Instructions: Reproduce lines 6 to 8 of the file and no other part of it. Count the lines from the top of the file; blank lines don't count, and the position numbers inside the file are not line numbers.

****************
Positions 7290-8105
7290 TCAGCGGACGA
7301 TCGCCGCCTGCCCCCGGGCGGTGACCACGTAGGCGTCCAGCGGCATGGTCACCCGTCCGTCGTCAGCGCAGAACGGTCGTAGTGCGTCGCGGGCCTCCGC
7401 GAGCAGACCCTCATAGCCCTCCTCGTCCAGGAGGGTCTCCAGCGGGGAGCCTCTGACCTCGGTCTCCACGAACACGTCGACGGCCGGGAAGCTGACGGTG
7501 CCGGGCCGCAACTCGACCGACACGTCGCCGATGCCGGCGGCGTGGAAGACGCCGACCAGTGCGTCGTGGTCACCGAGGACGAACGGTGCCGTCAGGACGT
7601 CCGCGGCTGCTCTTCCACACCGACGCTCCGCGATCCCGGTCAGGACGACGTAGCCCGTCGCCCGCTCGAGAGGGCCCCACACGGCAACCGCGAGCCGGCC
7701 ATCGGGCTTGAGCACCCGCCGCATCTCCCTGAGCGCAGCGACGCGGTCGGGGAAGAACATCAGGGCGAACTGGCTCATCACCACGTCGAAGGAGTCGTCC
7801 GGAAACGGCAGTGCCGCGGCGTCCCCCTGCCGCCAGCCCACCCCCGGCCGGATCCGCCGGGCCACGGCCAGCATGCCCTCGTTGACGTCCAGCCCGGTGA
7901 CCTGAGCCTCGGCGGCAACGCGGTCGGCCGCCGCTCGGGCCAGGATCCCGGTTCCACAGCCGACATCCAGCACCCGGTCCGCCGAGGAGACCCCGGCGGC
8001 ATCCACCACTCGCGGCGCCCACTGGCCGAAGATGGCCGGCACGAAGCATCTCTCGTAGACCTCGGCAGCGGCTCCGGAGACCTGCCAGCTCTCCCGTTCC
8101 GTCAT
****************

7601 CCGCGGCTGCTCTTCCACACCGACGCTCCGCGATCCCGGTCAGGACGACGTAGCCCGTCGCCCGCTCGAGAGGGCCCCACACGGCAACCGCGAGCCGGCC
7701 ATCGGGCTTGAGCACCCGCCGCATCTCCCTGAGCGCAGCGACGCGGTCGGGGAAGAACATCAGGGCGAACTGGCTCATCACCACGTCGAAGGAGTCGTCC
7801 GGAAACGGCAGTGCCGCGGCGTCCCCCTGCCGCCAGCCCACCCCCGGCCGGATCCGCCGGGCCACGGCCAGCATGCCCTCGTTGACGTCCAGCCCGGTGA